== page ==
A number of respondents wonder whether the focus of a quota does not divert attention from the real issues at stake, by only aiming for a percentage of women. We agree that the underlying problems and issues should be dealt with heads-on. We also believe that a needed culture change does not happen on its own. In our view, a genderquota is an important means, but not an end. It invites faculties to critically reflect on issues such as social safety, (subconscious) sexism, and representation, and is a powerful incentive to speed up the culture change.
Even though the term ‘genderquota’ might appear as radical to some, our proposal is relatively modest in comparison to other contexts, and therefore, in our view, feasible. The faculties will have freedom to make changes in their policy. They also have five years to take measures toward the quota of 40% female staff in 2030. Only after a negative prognosis in 2025 the sanctions of the quota will be felt. This because the current target numbers are a noble pursuit, but in the end nothing more then that: there are no consequences if the targets are not met. In the case of a quota, there are.
3. Isn’t this discrimination of men?
The argument that a genderquota will lead to the discrimination of men, is known. There are different answers to this questions. For one, many positions have historically known an overrepresentation of men. A quota, we write, is a means to counter subconcious bias, in for example job application procedures. As Belle Derks said in De Volkskrant: ‘“a quota does not mean that men have less opportunities than women, but they do have fewer opportunities than in the past.” A genderquota will certainly cause some worry among men about their chances. Awareness about this issue is not necessarily a bad thing. In fact, women have struggled with fewer opportunities for centuries. The quota still leaves 60 per cent of the job positions open for men, so discrimination is certainly not the case.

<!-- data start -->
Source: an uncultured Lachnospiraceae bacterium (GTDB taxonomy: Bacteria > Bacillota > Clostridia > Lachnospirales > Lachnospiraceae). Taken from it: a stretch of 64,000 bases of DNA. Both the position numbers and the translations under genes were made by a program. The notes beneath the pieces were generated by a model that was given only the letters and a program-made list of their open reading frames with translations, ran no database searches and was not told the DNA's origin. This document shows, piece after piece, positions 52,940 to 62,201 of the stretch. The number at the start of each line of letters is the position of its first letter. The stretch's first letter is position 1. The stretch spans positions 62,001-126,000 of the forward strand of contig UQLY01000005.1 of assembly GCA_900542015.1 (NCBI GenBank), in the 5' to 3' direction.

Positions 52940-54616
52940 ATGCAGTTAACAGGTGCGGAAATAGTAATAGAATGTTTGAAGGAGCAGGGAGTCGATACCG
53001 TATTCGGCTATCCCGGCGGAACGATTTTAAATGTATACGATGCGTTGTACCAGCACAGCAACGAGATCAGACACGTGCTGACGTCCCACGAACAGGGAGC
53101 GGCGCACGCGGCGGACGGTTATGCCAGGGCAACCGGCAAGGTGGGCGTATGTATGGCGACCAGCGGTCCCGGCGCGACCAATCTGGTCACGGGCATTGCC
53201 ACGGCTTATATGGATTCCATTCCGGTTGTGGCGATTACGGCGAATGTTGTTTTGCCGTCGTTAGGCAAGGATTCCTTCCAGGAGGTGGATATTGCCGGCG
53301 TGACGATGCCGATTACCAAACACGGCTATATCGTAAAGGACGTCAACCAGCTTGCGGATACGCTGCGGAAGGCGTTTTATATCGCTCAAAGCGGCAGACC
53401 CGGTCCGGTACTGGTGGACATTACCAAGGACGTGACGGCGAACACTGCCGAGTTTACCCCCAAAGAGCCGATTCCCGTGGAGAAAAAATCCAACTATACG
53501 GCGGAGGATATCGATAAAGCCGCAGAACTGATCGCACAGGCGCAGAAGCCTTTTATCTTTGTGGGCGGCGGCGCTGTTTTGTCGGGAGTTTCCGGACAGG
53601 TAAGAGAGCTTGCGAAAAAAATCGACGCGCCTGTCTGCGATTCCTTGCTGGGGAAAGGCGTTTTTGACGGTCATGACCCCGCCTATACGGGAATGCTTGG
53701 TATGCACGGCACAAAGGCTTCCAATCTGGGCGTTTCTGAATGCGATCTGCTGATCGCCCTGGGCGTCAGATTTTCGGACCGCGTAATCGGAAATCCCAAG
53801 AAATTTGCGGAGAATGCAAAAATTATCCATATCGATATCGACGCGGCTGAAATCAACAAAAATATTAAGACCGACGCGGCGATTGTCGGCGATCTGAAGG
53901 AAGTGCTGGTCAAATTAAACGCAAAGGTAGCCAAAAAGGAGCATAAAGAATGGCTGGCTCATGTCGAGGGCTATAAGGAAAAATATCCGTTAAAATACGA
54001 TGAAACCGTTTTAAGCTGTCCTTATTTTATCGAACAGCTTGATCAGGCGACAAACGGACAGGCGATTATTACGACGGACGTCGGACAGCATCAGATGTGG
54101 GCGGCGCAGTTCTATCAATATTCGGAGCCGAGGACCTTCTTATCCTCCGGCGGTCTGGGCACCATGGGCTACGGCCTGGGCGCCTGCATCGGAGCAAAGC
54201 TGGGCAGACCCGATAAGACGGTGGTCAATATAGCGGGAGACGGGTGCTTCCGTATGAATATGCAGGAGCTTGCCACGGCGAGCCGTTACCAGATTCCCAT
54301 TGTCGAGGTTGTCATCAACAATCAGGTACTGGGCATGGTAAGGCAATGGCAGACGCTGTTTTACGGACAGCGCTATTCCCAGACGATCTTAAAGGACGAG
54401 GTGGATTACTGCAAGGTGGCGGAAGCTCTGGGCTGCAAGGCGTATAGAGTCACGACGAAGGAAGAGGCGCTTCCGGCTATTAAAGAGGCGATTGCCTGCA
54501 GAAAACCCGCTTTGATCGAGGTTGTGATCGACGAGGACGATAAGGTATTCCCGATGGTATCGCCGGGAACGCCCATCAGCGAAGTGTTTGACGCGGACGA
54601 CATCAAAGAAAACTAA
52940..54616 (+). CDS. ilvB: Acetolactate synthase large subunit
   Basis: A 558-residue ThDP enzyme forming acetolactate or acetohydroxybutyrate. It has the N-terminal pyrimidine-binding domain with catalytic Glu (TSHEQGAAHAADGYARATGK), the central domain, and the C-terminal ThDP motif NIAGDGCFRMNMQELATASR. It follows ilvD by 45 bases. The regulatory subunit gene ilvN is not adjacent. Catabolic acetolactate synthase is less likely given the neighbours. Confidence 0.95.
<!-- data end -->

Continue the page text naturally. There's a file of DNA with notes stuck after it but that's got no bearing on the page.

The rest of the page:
It is true that in, for example, the Faculty of Social and Behavioural Science, more women are represented among students and PhD candidates. It isn’t desirable that 100 per cent women should be appointed here, although that is not the case anywhere. With a quota of 40 per cent, it is certainly not only women who need to be hired. In situations like this, it would be important to look at a gender balance. We want to give the faculties and boards of directors the freedom to do so.
However, the statistics also show that the number of women declines along the academic career. Furthermore, the percentage female PhD candidates even decreased the last year, to great concern of the Executive Board and Taskforce Diversity and Inclusion. Our proposal is that the 40 per cent in these faculties, will function as a bottom limit.
What is next?
The Executive Board is waiting for the advice of the Taskforce Diversity and Inclusion, along with an evaluation of the past target numbers and a plan for the upcoming years. We appreciate that the Board supports diversity and inclusion, but see too little action. Therefore, we call upon the Board once again to turn words into deeds and to adopt on our proposal for a genderquota.